Friday, February 11, 2005


I found a really really fun toy yesterday. I noticed early in the day that internet connections to many of the servers we frequently use were very slow. Further research showed ping times to the servers to be averaging around 600 ms. The usual ping times to these servers was around 100 ms previously. In addition ping times across the VPN to our other office were around 400 ms up from around 90 ms.

Clearly something was up. Traceroute information showed me that the congestion began at the first internet hop on the other side of our T1. Prior to that all hops were very responsive, however, since each of those devices is on a 100 MB switched network I concluded that someone internal to our network was overloading the 1.5 MB T1 connection.

I use a Netscreen firewall at the border and brief research showed me that the software running on it was woefully unable to show me who was using our bandwidth. I configured the switch to deliver a copy of all packets to the firewall to our old firewall, a system running LINUX. I found a program called NTop. After compiling and installing the program I ran it. Within ten minutes I was able to identify the workstation hogging all our bandwidth. The firewall was by far the largest user of all our bandwidth, that makes since since all traffic goes through it. The next highest workstation had nearly 75% of all traffic originating from it. NTop indicated that the workstation in question was running file sharing software.

I contacted the user who sheepishly admitted to running a file sharing program. He was politely informed that he was hosing everyone else and it was in violation of company policy to use company resources as he was. He turned the software off and promised to never do it again at work.

Since then I’ve run NTop all night and through out the day. I keep checking on it from time to time to see how it’s working. It has managed to resolve almost all the workstation names by sniffing the traffic to and from the internet. I’m very impressed by the program. I don’t think I’ll run it all the time but it was definitely useful yesterday and I can imagine it continuing to be so in the future.


Filter: 7
PCI: 28

What would an ideal day be like?

Wake up close to someone. I like physical touch and I dislike waking up alone. Ideally I could start my day by being physically close to someone.

I like time to myself and mornings are a good time for it. It would ideally I wake up in time to avoid having to rush right off to work. I take some time to study and be alone. Ten minutes with the newspaper. Ten minutes to eat something (ideally something easy to prepare or prepared by someone else.) I would like someone to have prepared a lunch for me to take to work.

I dislike having to think about what to wear and what to make and what needs to be done today. I prefer to take care of those chores the night before so that the mornings are more peaceful and contemplative.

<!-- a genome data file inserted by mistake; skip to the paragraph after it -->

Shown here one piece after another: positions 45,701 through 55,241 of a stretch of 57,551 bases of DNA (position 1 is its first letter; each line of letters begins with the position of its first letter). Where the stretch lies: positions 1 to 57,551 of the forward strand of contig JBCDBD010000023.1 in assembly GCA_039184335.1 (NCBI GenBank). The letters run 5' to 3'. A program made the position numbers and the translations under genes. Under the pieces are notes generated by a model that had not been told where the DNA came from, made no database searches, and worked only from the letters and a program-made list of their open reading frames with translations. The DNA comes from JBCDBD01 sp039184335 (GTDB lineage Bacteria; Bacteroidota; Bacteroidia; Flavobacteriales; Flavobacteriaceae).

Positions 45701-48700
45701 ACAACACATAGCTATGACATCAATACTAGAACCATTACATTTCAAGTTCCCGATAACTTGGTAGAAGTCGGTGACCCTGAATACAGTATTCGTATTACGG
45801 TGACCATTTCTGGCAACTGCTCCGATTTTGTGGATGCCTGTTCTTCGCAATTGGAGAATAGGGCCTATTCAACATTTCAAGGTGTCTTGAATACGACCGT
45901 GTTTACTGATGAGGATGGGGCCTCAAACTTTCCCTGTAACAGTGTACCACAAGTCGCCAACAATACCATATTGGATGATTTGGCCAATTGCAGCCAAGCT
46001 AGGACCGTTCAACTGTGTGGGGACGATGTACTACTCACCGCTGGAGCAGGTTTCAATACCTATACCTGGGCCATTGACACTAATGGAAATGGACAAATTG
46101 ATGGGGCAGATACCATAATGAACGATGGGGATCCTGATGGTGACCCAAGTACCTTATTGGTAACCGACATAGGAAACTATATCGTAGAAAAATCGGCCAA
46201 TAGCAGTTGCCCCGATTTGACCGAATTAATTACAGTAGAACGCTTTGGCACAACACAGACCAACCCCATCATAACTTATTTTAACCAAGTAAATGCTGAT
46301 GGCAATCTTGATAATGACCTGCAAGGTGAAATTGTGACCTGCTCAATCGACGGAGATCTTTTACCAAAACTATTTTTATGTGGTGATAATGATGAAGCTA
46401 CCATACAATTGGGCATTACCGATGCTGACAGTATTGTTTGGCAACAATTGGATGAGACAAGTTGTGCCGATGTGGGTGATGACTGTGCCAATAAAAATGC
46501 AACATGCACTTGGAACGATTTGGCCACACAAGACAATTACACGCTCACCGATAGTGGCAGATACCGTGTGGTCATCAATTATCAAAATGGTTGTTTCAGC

I like to get to work before most others do. I find that time of the day to be highly productive for me and I can accomplish many of my daily goals in the morning. I like my job to be challenging and interesting but not stressful. I do well in work crises by responding calmly but my internal stresses go up. Ideally, work challenges would be evenly paced and have reasonable deadlines. Ideally, the people I work with would understand the reasons why I balance jobs the way I do and not complain that their particular job is not given enough priority. In an ideal work day I would have moments of relaxation between jobs. I think a brief moment to read a web comic or check out the headlines before turning back to work is refreshing.

I like to leave work at 5. I don’t like to think about work when I’m not there.

I like to see my boys and play with them. Ideally I would be able to see them every day and spend some time on the floor playing with them and finding out about their days. I like to hear about what they have done and what they want to do and what they thought about things.

I would like to be welcomed home. I would like a wife that appreciated my hard work to provide for the family and that liked to be around me. I would like to be touched when I get home. I would like to share the challenges of my day with someone interested in them. I would like a wife that shared her day with me.

I enjoy just being at home. After work I would like 15 more minutes with a newspaper. I would like to help with homework. I like the house to be orderly and I would help by straightening rooms, doing dishes or other chores that I thought would help. I like reading stories to the kids. I would like them to settle down when it’s time for lights off.

As the house settles down I would like to sit on the couch next to my wife and watch a TV show or movie. I would like to be able to talk about our days calmly but with genuine feeling. I would like to be touched and not feel isolated.

Before I get to tired I would like to prepare for the next day by setting out anything I need to take to work. I would like to take a few moments to read something in bed as my body and mind relaxes.

I would like to go to bed with my wife, not before and not after but together. I would like to be cuddled or cuddle and feel close and not pushed away. I would like both of us to feel free to propose further intimacy and for either to accept or postpone it freely.

Bah, this seems a bit silly since life rarely is so orderly but there is a glimpse into how an ideal day might go. I’ll have to work up some ideal weeks, moths and years too.
Site Meter